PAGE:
Har­ness­ing the real pow­ers of Thai tea


Harefield Gazette - - NEWS -

HE cup of tea has al­ways been the pri­or­ity for Bri­tons, but one lo­cal busi­ness­man wants to start a teav­o­lu­tion!

For John Womb­well of West Dray­ton, life has al­ways been about dis­cov­er­ing and in­tro­duc­ing new flavours of tea.

“I’m an English­man from a farm and there’s noth­ing that my grand­mother be­lieved couldn’t be cured with tea,” he said. “I’m very pas­sion­ate about it.”

For five years, John has joined forces with a fam­ily of tea farm­ers in north­ern Thai­land to help in­tro­duce or­ganic Thai tea to the UK through Daokra­jai Lanna Thai Teas.

Ever since a visit to Thai­land many years ago, John dis­cov­ered the lush tea plan­ta­tions in the north, recog­nis­ing the true power of Thai tea.

This visit led him to an es­tate near Mae Sa­long, the epi­cen­tre of tea grow­ing in the north­ern Thai­land re­gion. The are is mostly farmed by hill tribe vil­lagers.

John saw the po­ten­tial that this es­tate had withi the tea in­dus­try and aimed to in­tro­duce the ex­otic flavours to the UK and world­wide.

Jump for­ward 40 years and the es­tate and its fam­ily are still work­ing closely with John, grow­ing or­ganic tea that has never been touched by present day farm­ing tech­niques such as in­sec­ti­cides, fer­til­iz­ers and ma­chin­ery as is the case with many grow­ers in China.

“When you buy your stan­dard teabag from the su­per­mar­ket, it’s been ma­chine har­vested and the ma­chine doesn’t re­ally dif­fer­en­ti­ate be­tween new and old shoots or even twigs. Our teas are all hand picked and you must re­mem­ber that you need to pick 5kg of lean tea to make 1kg for drink­ing.”

“It’s a lot of hard work

You can’t re­cy­cle again & again & again & again & again & again & again & again & again & again & again & again & with­out adding some new fi­bre

cy­cling goes from strength to strength, with 78.9 of the raw ma­te­ri­als in news­pa­pers now com­ing from re­cov­ered pa­per. Pa­per can­not be re­cy­cled in­def­i­nitely, new fi­bres have to be in­tro­duced. Re­cy­cle your news­pa­pers and you’re

re­duc­ing land­fill and make re­spon­si­ble use of for­est fi­bres.

To find out more about re­cy­cling news­pa­pers con­tact: The Newsprint & News­pa­per In­dus­try En­vi­ron­men­tal Ac­tion Group (NNIEAG) on 01793 889637 or www.nnieag.org.uk and it is all pro­cessed by hand. The peo­ple that pick and make the tea are all well ex­pe­ri­enced, they know ev­ery­thing about it.”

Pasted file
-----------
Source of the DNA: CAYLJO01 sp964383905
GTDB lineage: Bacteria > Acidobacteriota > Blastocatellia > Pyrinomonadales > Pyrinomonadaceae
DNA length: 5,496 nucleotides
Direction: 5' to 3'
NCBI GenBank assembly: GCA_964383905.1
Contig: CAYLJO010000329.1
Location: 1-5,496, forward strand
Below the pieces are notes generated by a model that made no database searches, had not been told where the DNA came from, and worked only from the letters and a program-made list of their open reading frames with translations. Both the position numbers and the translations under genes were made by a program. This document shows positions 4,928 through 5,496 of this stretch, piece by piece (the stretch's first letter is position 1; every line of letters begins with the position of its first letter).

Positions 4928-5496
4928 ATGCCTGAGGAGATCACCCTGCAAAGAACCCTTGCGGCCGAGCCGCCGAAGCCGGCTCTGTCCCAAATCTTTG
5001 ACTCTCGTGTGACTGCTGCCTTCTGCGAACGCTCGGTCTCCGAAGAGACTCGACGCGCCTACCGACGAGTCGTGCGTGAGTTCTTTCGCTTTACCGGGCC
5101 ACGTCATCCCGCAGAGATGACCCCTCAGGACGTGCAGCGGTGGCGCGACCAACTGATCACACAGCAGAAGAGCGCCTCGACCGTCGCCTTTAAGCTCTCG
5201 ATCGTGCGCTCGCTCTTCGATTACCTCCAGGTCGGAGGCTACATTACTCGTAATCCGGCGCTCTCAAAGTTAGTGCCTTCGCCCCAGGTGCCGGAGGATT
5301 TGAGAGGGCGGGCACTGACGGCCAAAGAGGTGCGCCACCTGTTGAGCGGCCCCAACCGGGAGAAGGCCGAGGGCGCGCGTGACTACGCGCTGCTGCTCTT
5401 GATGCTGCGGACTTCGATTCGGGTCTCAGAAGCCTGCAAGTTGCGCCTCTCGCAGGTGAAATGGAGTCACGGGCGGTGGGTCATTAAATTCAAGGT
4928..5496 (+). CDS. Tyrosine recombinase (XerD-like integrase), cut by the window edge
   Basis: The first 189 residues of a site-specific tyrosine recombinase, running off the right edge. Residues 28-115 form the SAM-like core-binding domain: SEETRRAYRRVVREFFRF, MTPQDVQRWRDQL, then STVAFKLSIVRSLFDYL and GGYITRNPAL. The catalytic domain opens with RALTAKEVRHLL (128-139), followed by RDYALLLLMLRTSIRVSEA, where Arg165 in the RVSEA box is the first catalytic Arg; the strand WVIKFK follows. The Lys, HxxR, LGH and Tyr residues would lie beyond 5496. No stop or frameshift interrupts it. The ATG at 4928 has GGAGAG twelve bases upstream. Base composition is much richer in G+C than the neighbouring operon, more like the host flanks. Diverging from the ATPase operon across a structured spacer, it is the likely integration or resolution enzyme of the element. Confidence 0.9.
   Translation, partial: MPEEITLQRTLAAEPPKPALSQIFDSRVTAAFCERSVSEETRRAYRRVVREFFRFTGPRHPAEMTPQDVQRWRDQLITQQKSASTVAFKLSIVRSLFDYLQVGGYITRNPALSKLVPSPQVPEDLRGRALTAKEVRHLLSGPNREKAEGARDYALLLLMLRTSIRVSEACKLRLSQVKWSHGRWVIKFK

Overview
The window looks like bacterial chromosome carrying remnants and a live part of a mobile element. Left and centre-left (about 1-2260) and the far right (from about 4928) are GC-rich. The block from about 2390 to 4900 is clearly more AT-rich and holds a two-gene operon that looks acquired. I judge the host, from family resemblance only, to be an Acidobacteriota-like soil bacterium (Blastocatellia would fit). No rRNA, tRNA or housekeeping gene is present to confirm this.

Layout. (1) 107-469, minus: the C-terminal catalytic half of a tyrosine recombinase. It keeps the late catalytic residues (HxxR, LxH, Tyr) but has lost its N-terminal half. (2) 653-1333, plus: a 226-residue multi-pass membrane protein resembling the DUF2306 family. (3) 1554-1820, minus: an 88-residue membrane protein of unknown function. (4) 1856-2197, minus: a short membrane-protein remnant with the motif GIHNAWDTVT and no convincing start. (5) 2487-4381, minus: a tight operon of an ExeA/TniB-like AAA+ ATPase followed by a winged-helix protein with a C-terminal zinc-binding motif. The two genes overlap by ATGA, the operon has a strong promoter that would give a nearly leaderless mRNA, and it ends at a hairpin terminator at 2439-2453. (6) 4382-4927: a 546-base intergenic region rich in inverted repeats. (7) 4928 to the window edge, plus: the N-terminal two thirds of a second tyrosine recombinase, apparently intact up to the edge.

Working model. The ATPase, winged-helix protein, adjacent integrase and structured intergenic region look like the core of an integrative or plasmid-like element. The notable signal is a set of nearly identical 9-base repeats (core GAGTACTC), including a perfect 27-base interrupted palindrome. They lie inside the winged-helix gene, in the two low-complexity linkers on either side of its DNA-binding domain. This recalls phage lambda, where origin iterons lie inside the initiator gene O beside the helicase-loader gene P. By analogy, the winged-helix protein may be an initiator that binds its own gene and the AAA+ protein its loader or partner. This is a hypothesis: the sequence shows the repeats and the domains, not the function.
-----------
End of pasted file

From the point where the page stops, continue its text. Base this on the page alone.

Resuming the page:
Daokra­jai Lanna Thai Teas has since built a rep­u­ta­tion for qual­ity and un­par­al­leled busi­ness prac­tice, en­sur­ing that the sup­plier is al­ways of­fered a fair price.

“I let the sup­pli­ers de­ter­mine a fair price. I al­ways hear ‘It’s nice do­ing busi­ness with you’ and I’ve been told that first we are friends and then we are busi­ness part­ners. That’s how I like to be with all th­ese peo­ple, it is built on a foun­da­tion of trust, you trust them.”

The busi­ness of­fers a wide range of teas in­clud­ing Green, Oo­long, Herbal and Red teas, each with their own vari­a­tions and flavours.

When asked if our tea drink­ing na­tion would em­brace Thai flavours, John said: “I re­ally think Thai tea would be popular in the UK, the benefits of green tea are al­ready well known. Peo­ple al­ready know that th­ese teas con­tain no caf­feine and have ob­vi­ous health benefits.

“The Bri­tish public is def­i­nitely com­ing around to this idea. You mustn’t for­get, this is how tea was orig­i­nally brought to Eng­land over 400 years ago.”

The fu­ture is al­ready look­ing very bright for John Womb­well and Daokra­jai Lanna.

“This year is go­ing to be par­tic­u­larly good, I made friends at the Thai em­bassy in Lon­don and I’m now a mem­ber of the as­so­ci­a­tion, Thai busi­ness UK.

“I’ve also been in­vited by the em­bassy to at­tend the Taste of Dublin and the Taste of Lon­don in June rep­re­sent­ing Thai­land. This will give so many new peo­ple a chance to try the teas.

“It takes many years of hard work to be­come an overnight suc­cess!”

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